Productivity drop upon aging?

Discussion in 'Chicken Behaviors and Egglaying' started by tulie13, Dec 1, 2011.

  1. tulie13

    tulie13 Chillin' With My Peeps

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    Feb 12, 2009
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    I have a mixture of BO and EE's mostly, with one Speckled Sussex. I got the first batch in 2009 so they are about 2-1/2 years old now. 12 hens, 6 BO, 5 EE and 1 SS.

    I got some more in 2010, in two separate batches, Spring and Fall - total 8 EE and 1 BO from these two batches.

    So my mature "laying" hens total 21. I have been getting ZERO eggs for a long time, just recently started getting 3-4 a day again, most of them green so it's the EE's who are laying. I see mostly my newest EE's going into the boxes to lay, at least when I catch someone in the box it seems like it's mostly them.

    So basically all of my BO's are not laying for almost 3 months now, I think. They all did molt but they are WELL past that and all fully feathered in, looking good. I did feed some extra protein now and then while they were molting, not every day but occasionally.

    I chose BO's because they are "dual purpose" birds, but I intended to keep them laying for as long as possible before having to get rid of slackers. I knew that hens lay "the best" in their first two years, usually "an egg a day most days", and then production can drop off some. I had heard that RIR lay like CRAZY the first couple of years and then stop, so I got the BO's and EE's because I didn't want to be into production mode of having to raise new chicks every year or two and replace my older layers (who would only be 2 years old!!!!!).

    But it seems like my BO's are done, at least the 2-1/2 year old ones. I get ONE brown egg about every 8-10 days lately, and I think it's from the Spring 2010 BO.

    Are my 2-1/2 year old hens DONE???

    I feed them standard laying pellets, try to keep oyster shell grit available (sometimes I don't keep it full but usually there is some). I also feed them occasional treats of leaves/greens because they can't really free range. But 90+% of what they eat is regular chicken food, not table scraps or stale bread, but commercially-formulated regular LAYING PELLETS.

    Any ideas? PLEASE SOMEONE TELL ME - am I just going through a long molt and need to be patient, or ARE THEY DONE? [​IMG] I don't wanna whack my older girls but I can't afford to feed them if they will never lay again!!!!! [​IMG] [​IMG] [​IMG]
     
  2. Fred's Hens

    Fred's Hens Chicken Obsessed Premium Member

    If feeding a rather large group of older hens without getting eggs is a struggle, you could add additional, supplemental lighting. Don't believe you mentioned that. First year pullets lay fairly well without it, but as the hen ages, she's much more likely to be photo reactive and slow way, way down in the late fall and early winter.

    Older hens slow down and often take longer to come out of moult. Sounds like you are feeding them well. The choice is completely yours as to cull or continue with them another year. Supplement light or not. Flock management involves choices and decisions.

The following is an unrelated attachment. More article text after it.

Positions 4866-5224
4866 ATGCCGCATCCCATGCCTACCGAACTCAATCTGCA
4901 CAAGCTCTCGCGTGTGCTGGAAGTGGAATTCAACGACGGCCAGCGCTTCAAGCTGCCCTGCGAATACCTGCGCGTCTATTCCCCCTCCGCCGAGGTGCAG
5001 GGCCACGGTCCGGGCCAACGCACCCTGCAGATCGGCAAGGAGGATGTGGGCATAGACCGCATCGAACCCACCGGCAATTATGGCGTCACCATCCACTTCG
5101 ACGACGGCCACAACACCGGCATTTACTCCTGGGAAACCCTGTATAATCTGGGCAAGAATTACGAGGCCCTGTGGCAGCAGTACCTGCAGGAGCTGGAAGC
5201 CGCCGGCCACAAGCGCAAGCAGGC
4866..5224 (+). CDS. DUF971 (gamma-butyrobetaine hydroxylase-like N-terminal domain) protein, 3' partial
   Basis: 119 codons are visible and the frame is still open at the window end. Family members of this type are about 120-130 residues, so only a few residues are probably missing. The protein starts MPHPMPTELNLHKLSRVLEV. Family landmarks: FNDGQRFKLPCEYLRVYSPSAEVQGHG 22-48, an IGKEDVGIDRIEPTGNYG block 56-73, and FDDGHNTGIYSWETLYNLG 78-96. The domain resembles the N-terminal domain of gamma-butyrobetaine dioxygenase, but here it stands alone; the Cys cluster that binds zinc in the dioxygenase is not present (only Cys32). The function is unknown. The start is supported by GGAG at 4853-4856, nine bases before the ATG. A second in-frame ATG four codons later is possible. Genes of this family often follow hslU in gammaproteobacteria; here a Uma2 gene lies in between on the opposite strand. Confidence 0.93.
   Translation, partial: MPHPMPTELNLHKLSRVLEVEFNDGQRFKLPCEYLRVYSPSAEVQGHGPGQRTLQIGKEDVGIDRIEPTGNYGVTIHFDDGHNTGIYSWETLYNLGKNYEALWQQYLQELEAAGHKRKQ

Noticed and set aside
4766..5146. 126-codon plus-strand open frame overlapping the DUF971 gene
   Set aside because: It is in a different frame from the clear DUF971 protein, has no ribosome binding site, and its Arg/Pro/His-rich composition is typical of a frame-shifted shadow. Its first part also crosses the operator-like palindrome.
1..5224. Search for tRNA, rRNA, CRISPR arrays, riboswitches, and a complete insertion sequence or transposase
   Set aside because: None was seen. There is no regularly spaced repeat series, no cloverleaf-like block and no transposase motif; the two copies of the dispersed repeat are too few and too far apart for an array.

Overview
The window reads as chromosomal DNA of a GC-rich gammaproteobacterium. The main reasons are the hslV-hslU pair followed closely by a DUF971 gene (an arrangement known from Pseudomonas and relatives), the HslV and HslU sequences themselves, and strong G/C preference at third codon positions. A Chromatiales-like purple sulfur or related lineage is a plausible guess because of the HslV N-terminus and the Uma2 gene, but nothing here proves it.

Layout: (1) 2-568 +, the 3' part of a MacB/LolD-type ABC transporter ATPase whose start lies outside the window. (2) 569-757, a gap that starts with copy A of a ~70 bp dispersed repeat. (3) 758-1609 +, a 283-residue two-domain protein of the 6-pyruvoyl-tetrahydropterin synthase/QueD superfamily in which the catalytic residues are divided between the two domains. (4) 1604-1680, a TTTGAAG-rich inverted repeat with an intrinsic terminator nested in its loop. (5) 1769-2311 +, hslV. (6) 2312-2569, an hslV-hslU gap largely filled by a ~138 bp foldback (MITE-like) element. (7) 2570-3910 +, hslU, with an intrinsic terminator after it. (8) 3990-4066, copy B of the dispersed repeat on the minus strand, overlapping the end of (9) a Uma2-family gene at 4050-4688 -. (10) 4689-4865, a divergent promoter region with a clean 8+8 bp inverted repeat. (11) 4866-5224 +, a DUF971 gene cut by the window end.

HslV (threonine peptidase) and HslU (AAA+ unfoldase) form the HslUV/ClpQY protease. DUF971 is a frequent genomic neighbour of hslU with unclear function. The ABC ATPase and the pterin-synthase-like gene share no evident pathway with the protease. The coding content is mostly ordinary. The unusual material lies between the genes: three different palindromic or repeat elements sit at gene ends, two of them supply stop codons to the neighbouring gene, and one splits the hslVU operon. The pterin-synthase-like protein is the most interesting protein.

3. tulie13

    tulie13 Chillin' With My Peeps

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    Fred's Hens :

    If feeding a rather large group of older hens without getting eggs is a struggle, you could add additional, supplemental lighting. Don't believe you mentioned that. First year pullets lay fairly well without it, but as the hen ages, she's much more likely to be photo reactive and slow way, way down in the late fall and early winter.

    Older hens slow down and often take longer to come out of moult. Sounds like you are feeding them well. The choice is completely yours as to cull or continue with them another year. Supplement light or not. Flock management involves choices and decisions.

    If I don't supplement light, shouldn't they at least lay ONE egg every 2-3 days? I'm not worried about pushing them for the fabled 1 hen x 1 day = 1 egg, but without supplemental lighting, can I expect to get ANY eggs again from them?​
     
  4. teach1rusl

    teach1rusl Love My Chickens

    My four older girls are the same age as yours, and I'm getting no eggs either (one is a BO). Mine have not recovered from their molts though, and it takes longer and longer for that recovery as they age. I fully expect them to lay again, but I know it'll be a while. Their first year they laid great through the cold, short days, because they were new layers. Last winter, they laid really well, but did take a month or 6 weeks off during their molts. This year, I fully expect them to take up to three months off due to their age and the short days. My one bird (a normally great laying BR) is mostly recovered from her molt, which has taken at least a month and a half so far, and I expect her to be out of commission for a few more weeks. The other mature girls I don't expect to lay again until Jan. or so... But by spring, I think I'll still get an egg every other day or so from each of them.